H. de Roos - The critique of the toronto exhibition



Since William Moore´s letter by  was never published by the Toronto Globe and this exhibition text panel explains the status of the exhibited works frankly enough, the critique, foundry and studio plasters would be mixed up "without shame", cannot be maintained.
The fact the inventory list and exhibition labels contain descriptions like "studio or foundry cast" evidently does not imply the curatorial staff did not care to find out their status or even note the difference, but only shows that in a number of cases, this precise status could not be determined. Instead of "shamelessly" mixing up both kinds of plasters, the curatorial team has made due efforts to educate the visitors about the differences between various kinds of plasters, so that in the middle of the exhibition, we find a second panel illuminating the same matter from a slightly different angle:

Rodin´s work method involved the use of three different kinds of plasters.

The first is generally referred to as an "exhibition plaster". These were the completed sculptures Rodin used for exhibitions. Rodin also used his exhibition plasters as guides for orders in bronze and marble.

The second kind of plaster Rodin used was the "reserve plaster ". These were cast from the work Rodin originally executed in clay and provided him with the means to document his process of creation.

The third and final kind of plaster Rodin used is what is called a "foundry plaster ". These are casts which replicate either the exhibition or reserve plasters and provide the first step in the process of translating a sculpture into bronze. The accuracy and detailing of the foundry plasters is essential. This helps to ensure that the finished work captures and conveys with as much fidelity as possible the form, dimensions and nuances the artist intended.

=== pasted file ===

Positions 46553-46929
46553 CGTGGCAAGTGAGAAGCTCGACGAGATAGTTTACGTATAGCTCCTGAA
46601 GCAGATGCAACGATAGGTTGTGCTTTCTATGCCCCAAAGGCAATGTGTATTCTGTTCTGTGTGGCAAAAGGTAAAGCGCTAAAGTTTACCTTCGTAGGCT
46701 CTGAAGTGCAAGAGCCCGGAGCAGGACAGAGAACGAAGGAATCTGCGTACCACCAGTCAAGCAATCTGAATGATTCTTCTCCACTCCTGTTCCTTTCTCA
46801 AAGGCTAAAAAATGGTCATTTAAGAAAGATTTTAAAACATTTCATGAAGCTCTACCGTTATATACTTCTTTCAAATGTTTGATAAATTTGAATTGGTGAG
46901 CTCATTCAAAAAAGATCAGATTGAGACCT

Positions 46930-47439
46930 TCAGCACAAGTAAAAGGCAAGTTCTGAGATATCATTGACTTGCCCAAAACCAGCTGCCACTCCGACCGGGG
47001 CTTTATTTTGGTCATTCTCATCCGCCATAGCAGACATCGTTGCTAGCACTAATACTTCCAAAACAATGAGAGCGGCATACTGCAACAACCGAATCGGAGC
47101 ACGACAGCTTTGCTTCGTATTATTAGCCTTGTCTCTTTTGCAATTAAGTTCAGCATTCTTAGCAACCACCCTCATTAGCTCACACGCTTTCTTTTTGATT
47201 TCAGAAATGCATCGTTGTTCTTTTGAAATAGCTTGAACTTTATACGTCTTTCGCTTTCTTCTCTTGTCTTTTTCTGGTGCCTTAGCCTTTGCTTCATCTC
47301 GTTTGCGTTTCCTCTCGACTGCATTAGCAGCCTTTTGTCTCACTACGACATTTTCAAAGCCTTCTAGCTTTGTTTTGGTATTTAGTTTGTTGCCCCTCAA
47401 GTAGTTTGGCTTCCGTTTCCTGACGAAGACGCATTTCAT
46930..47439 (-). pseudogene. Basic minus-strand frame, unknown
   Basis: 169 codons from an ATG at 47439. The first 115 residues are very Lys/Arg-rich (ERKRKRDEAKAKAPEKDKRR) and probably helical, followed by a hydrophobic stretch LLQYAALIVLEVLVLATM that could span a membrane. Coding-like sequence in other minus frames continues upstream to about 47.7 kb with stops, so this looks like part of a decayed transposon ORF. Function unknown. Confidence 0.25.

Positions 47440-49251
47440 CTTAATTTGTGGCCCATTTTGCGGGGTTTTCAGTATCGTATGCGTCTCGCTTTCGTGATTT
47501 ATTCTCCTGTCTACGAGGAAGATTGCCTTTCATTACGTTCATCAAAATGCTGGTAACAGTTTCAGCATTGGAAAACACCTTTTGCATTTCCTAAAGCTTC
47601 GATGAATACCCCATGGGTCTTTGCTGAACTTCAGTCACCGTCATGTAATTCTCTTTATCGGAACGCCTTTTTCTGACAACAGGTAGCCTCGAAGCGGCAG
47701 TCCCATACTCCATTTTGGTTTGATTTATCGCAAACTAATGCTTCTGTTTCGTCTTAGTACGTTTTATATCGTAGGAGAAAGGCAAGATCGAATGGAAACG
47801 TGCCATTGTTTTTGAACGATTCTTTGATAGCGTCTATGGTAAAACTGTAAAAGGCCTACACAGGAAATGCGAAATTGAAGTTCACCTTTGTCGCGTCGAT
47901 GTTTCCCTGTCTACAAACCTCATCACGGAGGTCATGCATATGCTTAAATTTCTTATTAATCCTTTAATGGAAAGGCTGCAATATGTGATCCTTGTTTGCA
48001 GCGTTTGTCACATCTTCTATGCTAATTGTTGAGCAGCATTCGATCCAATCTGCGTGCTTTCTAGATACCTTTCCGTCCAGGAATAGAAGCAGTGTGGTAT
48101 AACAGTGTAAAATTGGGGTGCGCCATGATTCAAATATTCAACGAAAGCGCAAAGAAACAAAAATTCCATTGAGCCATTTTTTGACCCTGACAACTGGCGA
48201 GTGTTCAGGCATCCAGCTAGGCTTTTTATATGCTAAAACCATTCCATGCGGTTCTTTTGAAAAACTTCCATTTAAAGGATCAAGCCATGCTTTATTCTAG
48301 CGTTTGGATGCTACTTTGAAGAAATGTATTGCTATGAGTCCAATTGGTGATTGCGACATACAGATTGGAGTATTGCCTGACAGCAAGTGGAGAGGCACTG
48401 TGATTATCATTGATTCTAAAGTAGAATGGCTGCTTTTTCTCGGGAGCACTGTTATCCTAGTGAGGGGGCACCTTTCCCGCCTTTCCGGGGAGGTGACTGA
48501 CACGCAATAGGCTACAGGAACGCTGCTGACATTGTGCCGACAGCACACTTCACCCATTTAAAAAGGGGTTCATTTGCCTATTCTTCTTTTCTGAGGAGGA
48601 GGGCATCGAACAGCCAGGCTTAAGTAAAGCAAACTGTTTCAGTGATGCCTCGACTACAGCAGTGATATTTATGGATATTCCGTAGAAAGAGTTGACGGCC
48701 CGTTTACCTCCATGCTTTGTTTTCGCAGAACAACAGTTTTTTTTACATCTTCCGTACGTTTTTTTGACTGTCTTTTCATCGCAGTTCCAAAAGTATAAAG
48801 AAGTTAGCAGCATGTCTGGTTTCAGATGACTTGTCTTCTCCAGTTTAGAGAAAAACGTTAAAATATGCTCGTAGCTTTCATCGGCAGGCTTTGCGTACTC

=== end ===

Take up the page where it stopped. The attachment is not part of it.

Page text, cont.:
Again, the status of the foundry plasters is frankly declared here. But to determine which individual piece is a studio, a presentation or a foundry cast and if it was derived directly from the bon creux mould or was replicated from a studio cast or even duplicated from this replica, that may in some cases be difficult or in even impossible, even with the expertise of the Musée Rodin:

In the reserve of the Rodin Museum at Meudon are many Rodin sculptures without dates and titles. They lack histories of enlargement or reduction, bronze casting or carving, exhibition or photographic reproduction.

[A. Elsen, When The Sculptures Were White: Rodin´s work in plaster, in Elsen, p. 127]




Advanced Search and Search Rules

Advanced Search & Search Rules

Terms of Use  Copyright Policy    Menu missing?  Back one page  Reload this page   Top of this page 

Notice: Museum logos appear only as buttons linking to Museum Websites and do not imply any
formal approval of RODIN-WEB pages by these institutions. For details see Copyright Policy.
© Copyright 1992 - September 2003 for data collection & design by Hans de Roos - All Rights Reserved.
Last update of this page: 17.09.2003